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Bump stock

The meaning of «bump stock»

Bump stocks or bump fire stocks are gun stocks that can be used to assist in bump firing. Bump firing is the act of using the recoil of a semi-automatic firearm to fire ammunition cartridges in rapid succession.

The legality of bump stocks in the United States came under question[1][2][3] following the 2017 Las Vegas shooting, which left 60 civilians dead and an additional 867 injured;[4][5][6] the gunman was found to have fitted them to his weapons.[7] Several states passed legislation restricting ownership of bump stocks following this shooting and the one at Marjory Stoneman Douglas High School months later. The U.S. Justice Department banned them at the federal level in December 2018. However, on March 25, 2021, the Sixth Circuit Court of Appeals struck down the ban.[8]

Bump fire stocks are gun stocks that are specially designed to make bump firing easier, which assist semi-automatic firearms with somewhat mimicking the firing motion of fully automatic weapons but does not make the firearm automatic.[9] Essentially, bump stocks assist rapid fire by "bumping" the trigger against one's finger (as opposed to one's finger pulling on the trigger) thus allowing the firearm's recoil, plus constant forward pressure by the non-shooting arm, to actuate the trigger. Bump fire stocks can be placed on a few common weapon platforms such as the AR or AK families. They can achieve rates of fire between 400 and 800 rounds per minute depending on the gun.[1] By 2018, bump fire stocks in the United States were sold for around $100 and up, with prices increasing prior to enactment of federal regulation.[1][10]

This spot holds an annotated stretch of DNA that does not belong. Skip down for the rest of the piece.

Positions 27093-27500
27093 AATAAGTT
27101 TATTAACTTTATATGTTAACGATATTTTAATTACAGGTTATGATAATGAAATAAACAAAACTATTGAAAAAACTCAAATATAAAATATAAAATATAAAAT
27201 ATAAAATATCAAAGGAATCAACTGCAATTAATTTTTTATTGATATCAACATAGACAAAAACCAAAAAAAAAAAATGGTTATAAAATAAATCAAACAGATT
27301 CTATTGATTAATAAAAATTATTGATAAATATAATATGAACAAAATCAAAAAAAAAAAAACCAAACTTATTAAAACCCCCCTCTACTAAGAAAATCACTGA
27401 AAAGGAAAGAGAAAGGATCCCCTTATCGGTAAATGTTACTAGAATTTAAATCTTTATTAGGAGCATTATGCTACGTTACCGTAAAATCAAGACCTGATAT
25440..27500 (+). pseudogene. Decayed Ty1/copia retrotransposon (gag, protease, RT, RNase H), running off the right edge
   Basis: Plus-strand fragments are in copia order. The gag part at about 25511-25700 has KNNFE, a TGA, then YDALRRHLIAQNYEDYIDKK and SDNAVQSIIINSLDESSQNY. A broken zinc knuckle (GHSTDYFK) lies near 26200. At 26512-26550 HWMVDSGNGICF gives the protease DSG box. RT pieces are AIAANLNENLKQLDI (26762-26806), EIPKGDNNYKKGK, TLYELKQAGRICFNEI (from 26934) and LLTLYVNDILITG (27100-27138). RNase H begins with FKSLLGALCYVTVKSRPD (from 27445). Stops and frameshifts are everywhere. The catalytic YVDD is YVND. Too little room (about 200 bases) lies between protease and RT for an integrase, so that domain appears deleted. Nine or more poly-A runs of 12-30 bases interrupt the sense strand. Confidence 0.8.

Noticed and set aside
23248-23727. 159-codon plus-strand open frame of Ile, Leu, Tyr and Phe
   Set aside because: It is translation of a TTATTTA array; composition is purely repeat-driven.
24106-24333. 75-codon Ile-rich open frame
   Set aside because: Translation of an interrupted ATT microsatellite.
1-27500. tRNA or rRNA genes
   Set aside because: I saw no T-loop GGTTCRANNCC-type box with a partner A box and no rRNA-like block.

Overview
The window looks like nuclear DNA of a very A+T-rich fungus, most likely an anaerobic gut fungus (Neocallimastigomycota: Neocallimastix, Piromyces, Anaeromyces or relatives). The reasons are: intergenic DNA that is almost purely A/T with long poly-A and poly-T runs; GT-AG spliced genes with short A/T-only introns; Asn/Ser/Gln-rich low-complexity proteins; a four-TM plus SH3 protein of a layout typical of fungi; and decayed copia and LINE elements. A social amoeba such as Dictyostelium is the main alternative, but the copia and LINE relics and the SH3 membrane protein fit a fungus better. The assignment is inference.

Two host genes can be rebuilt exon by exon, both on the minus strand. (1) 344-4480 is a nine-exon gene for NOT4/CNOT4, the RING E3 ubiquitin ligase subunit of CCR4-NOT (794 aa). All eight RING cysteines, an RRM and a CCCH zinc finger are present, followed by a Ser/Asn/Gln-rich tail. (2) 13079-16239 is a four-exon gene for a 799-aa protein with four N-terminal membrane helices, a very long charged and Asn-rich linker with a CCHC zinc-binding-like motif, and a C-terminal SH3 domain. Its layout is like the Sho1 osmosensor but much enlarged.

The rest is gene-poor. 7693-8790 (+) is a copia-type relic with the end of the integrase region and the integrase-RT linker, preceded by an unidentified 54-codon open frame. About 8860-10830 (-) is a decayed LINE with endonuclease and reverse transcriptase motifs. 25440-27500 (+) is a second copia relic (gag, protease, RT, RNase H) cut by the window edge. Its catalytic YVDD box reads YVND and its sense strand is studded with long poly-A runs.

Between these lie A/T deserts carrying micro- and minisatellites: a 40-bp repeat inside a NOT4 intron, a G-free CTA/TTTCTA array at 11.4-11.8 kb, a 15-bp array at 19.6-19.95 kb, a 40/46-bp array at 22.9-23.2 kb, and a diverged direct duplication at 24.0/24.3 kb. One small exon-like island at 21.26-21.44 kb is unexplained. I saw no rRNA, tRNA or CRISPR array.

Slide Fire Solutions, the inventor, patent holder, and leading manufacturer of bump stocks, suspended sales after bump stocks were used in the 2017 Las Vegas shooting and resumed sales a month later.[11][12] On May 20, 2018, 95 days after the Stoneman Douglas High School shooting, Slide Fire Solutions permanently halted sales and production of its products.[13]

In 2002, one of the first bump stock-type devices, the Akins Accelerator invented by Bill Akins, was deemed by the US Bureau of Alcohol, Tobacco, Firearms and Explosives (ATF) to not be a "machinegun". The Akins Accelerator used an internal spring to force the firearm forward to re-make contact with the trigger finger after the recoil of the previous shot pushed the firearm rearward.[14][15] The ATF interpreted a "single function of the trigger" to mean a "single movement of the trigger", and since the trigger moved for each shot, the Akins Accelerator was deemed to not be a machinegun.[15] Later, in 2006, the ATF reversed course and reinterpreted the language to mean "single pull of the trigger", which reclassified the Akins Accelerator as a machinegun. The Eleventh Circuit Court of Appeals upheld the new interpretation in February 2009.[16]

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